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Updated: September 2, 2019 Focus on startups / entrepreneurship

Making waves in the ‘blue economy’: Marine-focused consultancy opens doors for members

NEOC leaders Photo / Tim Greenway Patrick Arnold, right, co-founder and CEO of the New England Ocean Cluster, and chief operating and marketing officer Chris Cary have big plans for incubating ocean economy-focused startups.

Maine Standard Biofuels is a Portland firm that collects used cooking oil from and food manufacturers across New England and converts it into sustainable energy like biodiesel for Casco Bay Lines ferries. It also turns biorefinery production waste into green cleaning products.

Seeking to land more clients in Maine and well beyond, it recently joined the New England Ocean Cluster to help it make the right connections.

“Our immediate goal is to work more closely with the working waterfront of Portland, and the marine industry in the entire state of Maine for that matter,” says business development director Rodger Strickland. “Longer term, North Atlantic markets in the marine, industrial and general commercial sectors are our goal in working with the NEOC.”

Part management consultancy, part business incubator and accelerator, the NEOC is a private-sector, member-based entity that aims to connect people within the blue economy. Concretely, that means giving clients access to a global network of industry leaders and subject matter experts, offering strategic support and helping turn innovative ideas into commercial realities.

Patrick Arnold of consultancy Soli DG and Thor Sigfusson of the Iceland Ocean Cluster in Reykjavik created the NEOC five years ago. It’s gearing up to ramp up incubation services with a planned move into a waterfront locale whose details were still being finalized as Mainebiz went to press.

“Once we’re in physical space, it’ll be far easier to work with members on a daily, weekly, monthly basis building trust,” says Arnold, who also directs operations and business development for the Maine Port Authority. “That’s really the next big step for us.”

Expert advice and events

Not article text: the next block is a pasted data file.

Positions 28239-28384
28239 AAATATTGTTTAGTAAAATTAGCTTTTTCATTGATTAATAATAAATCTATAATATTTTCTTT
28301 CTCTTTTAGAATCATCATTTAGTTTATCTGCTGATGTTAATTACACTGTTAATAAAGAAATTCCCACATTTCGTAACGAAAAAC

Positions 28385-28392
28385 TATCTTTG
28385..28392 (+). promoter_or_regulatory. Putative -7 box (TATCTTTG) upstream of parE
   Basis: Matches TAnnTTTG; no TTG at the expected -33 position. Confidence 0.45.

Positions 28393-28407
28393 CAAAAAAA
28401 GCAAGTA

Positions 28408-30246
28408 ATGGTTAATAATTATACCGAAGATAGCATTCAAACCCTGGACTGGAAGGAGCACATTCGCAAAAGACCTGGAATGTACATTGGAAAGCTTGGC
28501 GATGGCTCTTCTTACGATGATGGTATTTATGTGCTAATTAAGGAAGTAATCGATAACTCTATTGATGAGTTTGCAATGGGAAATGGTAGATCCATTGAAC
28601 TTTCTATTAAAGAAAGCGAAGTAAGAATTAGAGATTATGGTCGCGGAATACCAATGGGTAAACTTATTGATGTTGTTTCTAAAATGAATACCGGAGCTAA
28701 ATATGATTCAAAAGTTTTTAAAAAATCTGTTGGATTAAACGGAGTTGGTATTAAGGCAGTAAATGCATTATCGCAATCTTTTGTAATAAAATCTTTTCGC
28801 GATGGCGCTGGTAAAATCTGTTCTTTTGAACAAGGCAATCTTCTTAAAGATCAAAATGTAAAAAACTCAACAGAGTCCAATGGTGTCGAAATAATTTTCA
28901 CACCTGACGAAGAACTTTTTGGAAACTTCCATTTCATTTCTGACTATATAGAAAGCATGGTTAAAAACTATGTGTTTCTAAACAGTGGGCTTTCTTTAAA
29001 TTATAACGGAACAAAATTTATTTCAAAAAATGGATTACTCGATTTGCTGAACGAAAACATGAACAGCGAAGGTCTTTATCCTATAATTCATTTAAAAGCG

NEOC memberships are offered at a flat rate, renewed annually, and are based on company size. Members are paying clients of NEOC, whose services include facilitation and networking, consultation and development and business incubation. Events include an “Entrepreneurship and the Blue Economy,” series, with a Sept. 10 panel on “Collaboration and the Maine Brand.”

For small companies just starting out like John Herrigel’s Maine Oyster Co., the NEOC helps with brand development, content creation and strategic planning, notes Chris Cary, the NEOC’s chief operating and marketing officer.

“The Ocean Cluster aims to provide that complementary capacity to small companies that don’t have the resources themselves,” he says. “We want to consult and do small projects with them, and point to low-hanging fruit.”

Herrigel, who started an oyster farm in eastern Casco Bay with his mother in 2016 and runs an oyster bar in Portland’s West Bayside neighborhood , said the NEOC is helping him on several fronts as he seeks to expand his distribution business and share stories of Maine oyster farmers with consumers. That includes connecting him with CruiseMaine and Maine Beer Co. for a shucking and beer-tasting event that CruiseMaine filmed for promotional purposes.

“They’ve been a great connector and knowledgeable on how to grow the business and work with an industry that’s changing,” Herrigel says.

Outside the business realm, the NEOC works with academic institutions like the University of Southern Maine and University of New England, and Maine Medical Center’s Innovation Cohort led by cardiologist Jennifer Monti. The group of clinicians and ancillary staff looks in a structured way at solving problems in the medical arena, like the use of fish skin for covering wounds for which Maine Med surgeon Damien Carter has a provisional patent.

Now the Cohort aims to tap the NEOC’s network to test the innovation and its market potential.

“I don’t think it will take years,” Monti says. “because the clinical urgency is there.”

Icelandic example

As the NEOC prepares to lay anchor at a new Portland base, its Reyjkavik counterpart offers a shining example, with Ocean Cluster House success stories led by two cosmetics firms making collagen from cod.

While that facility is filled to capacity with 90 companies, Iceland Ocean Cluster CEO Berta Danielsdottir says there’s always a way to add startups.

“Once in a while a company outgrows our offices and we get new people in,” she says. “This is very healthy for us.” Her top advice for the Portland team? Install a good coffee machine and make everyone clean their own cups.

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